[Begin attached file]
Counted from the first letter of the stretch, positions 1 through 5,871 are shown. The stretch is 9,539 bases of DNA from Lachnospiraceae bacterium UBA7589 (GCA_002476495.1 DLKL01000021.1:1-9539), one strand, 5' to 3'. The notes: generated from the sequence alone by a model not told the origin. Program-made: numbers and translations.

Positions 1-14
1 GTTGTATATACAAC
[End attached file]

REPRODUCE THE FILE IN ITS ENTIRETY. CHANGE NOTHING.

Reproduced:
Counted from the first letter of the stretch, positions 1 through 5,871 are shown. The stretch is 9,539 bases of DNA from Lachnospiraceae bacterium UBA7589 (GCA_002476495.1 DLKL01000021.1:1-9539), one strand, 5' to 3'. The notes: generated from the sequence alone by a model not told the origin. Program-made: numbers and translations.

Positions 1-14
1 GTTGTATATACAAC